911 for Global Health

Congratulations! This Entry has been selected as a semifinalist.

911 for Global Health: Citizens Reporting Global Health Emergencies

Delhi, IndiaBoston, United States
Year Founded:
Organization type: 
nonprofit/ngo/citizen sector
Project Stage:
$10,000 - $50,000
Project Summary
Elevator Pitch

Concise Summary: Help us pitch this solution! Provide an explanation within 3-4 short sentences.

We are creating an easy way to report tuberculosis drug stockouts online or by text. This feedback loop will help address drug shortages two ways: 1. Provide officials with real time reports of stockouts, and 2. Provide people with a tool to hold officials accountable for taking action.

WHAT IF - Inspiration: Write one sentence that describes a way that your project dares to ask, "WHAT IF?"

What if a text message could stop the next global health crisis BEFORE it started?
About Project

Problem: What problem is this project trying to address?

India faces shortages of tuberculosis drugs, threatening to leave millions of people across the country without access to life-saving treatment. Some government officials have denied that these drug stockouts exist. There is no simple mechanism for gathering drug shortage data, making accountability and transparency impossible. We aim to change this by identifying shortages in real time in order to stop wide-scale health crises in their tracks.

Solution: What is the proposed solution? Please be specific!

This solution will enable anyone in Delhi to report tuberculosis drug shortages as they occur. The user will log a complaint through SMS or web form. This data will then be aggregated and shared with District TB Officers to alert them of impending drug stockouts. Civil society groups and the general public will also be alerted through emails, social media, and marketing. The accessibility of this knowledge will empower communities to come together and hold their government officials accountable to respond rapidly to health crises. The web form is being built using MySociety's FixMyStreet platform (fixmystreet.com), the SMS/text-based system is being built using Textizen (textizen.com). Please see the attached mockup.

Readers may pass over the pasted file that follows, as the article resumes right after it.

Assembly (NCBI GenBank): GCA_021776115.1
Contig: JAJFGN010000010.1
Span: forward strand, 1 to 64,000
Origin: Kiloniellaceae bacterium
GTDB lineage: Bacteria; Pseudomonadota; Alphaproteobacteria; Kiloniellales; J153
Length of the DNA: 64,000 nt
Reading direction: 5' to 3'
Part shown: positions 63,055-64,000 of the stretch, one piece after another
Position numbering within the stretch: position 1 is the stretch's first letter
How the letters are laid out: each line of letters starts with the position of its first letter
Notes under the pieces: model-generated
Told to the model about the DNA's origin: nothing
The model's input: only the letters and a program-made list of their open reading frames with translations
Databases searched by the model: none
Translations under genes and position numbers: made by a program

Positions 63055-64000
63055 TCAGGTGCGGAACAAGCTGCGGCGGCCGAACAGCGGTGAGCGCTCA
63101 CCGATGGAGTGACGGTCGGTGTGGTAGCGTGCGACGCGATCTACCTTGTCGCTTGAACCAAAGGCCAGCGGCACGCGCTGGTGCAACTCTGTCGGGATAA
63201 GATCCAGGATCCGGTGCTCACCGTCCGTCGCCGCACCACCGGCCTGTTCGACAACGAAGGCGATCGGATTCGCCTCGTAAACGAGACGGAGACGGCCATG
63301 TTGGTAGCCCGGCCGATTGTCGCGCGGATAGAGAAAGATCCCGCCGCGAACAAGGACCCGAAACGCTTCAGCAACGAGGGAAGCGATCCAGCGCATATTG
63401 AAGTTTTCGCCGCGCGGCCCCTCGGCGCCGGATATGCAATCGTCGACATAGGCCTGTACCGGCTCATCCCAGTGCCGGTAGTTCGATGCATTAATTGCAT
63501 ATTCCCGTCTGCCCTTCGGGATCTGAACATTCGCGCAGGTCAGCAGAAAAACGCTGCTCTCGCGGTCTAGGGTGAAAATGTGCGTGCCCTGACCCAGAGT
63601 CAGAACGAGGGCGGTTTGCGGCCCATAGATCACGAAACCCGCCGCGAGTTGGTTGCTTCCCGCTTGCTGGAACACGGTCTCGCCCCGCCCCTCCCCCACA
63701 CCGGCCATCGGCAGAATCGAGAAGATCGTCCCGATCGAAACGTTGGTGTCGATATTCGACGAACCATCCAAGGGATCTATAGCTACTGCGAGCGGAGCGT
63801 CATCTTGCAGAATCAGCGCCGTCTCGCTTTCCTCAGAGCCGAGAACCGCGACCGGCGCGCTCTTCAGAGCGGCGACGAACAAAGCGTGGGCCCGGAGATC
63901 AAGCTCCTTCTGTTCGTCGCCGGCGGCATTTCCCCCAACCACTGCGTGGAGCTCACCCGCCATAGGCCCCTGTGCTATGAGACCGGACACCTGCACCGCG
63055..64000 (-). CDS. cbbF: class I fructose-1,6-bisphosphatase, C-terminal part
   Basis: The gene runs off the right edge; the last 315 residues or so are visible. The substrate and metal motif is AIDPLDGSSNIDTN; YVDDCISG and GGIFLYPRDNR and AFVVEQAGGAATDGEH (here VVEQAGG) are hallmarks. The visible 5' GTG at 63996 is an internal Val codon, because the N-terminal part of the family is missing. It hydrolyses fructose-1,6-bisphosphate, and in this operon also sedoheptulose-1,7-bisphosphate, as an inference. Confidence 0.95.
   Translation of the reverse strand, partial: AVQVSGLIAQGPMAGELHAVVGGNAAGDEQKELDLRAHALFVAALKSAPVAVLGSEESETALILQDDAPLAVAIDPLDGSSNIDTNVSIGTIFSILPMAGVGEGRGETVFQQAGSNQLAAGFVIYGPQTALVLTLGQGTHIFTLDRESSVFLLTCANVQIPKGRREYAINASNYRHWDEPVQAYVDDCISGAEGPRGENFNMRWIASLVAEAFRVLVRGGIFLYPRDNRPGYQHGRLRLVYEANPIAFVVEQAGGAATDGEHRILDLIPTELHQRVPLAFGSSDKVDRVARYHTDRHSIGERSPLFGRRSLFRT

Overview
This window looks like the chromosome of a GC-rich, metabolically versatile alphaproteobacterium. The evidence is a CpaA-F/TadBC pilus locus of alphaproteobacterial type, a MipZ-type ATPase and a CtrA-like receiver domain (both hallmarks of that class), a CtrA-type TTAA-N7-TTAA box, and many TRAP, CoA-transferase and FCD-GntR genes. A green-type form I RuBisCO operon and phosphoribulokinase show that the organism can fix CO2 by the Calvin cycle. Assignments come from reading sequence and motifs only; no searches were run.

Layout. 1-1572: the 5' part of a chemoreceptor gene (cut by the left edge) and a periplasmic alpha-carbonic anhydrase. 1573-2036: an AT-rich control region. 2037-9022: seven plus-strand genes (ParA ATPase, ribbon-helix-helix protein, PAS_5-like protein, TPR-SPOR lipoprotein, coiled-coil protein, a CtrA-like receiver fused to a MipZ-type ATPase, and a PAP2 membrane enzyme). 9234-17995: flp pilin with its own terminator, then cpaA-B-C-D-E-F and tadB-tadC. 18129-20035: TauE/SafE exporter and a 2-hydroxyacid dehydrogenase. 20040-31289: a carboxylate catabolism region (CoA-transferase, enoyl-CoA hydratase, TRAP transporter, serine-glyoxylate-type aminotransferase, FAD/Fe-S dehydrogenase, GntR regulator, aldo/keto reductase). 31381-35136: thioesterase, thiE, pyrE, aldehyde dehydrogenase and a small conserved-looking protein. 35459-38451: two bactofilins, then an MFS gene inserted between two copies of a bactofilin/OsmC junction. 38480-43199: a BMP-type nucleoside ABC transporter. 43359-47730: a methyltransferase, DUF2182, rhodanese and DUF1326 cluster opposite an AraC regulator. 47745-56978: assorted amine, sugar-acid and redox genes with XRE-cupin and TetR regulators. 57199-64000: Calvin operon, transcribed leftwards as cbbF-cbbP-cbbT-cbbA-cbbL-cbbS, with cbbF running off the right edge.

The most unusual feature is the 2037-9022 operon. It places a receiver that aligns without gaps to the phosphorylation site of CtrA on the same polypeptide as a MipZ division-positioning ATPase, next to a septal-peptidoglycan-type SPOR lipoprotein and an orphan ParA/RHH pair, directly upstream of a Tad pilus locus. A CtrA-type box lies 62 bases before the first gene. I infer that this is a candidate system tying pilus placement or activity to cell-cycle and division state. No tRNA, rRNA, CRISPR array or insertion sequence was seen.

Impact: How does it Work

Example: Walk us through a specific example(s) of how this solution makes a difference; include its primary activities.

A boy visits a Delhi government hospital complaining of a cough, and a doctor diagnoses him with TB. She begins to write a prescription for Rifampicin, a common TB drug, but then remembers the hospital has stocked out. Frustrated, she tells the boy's parents to come back next week. On her way home that evening she sees a poster, "Report TB Drug Stockouts," with a phone number. She texts it and answers a few questions. The next morning the District TB Officer sees an email. He grumbles, but knows a copy has also gone to local TB activists. He calls the hospital for details, and completes some paperwork. A few days later, the doctor gets a follow up text. She happily responds that the drugs have arrived and the boy has started treatment.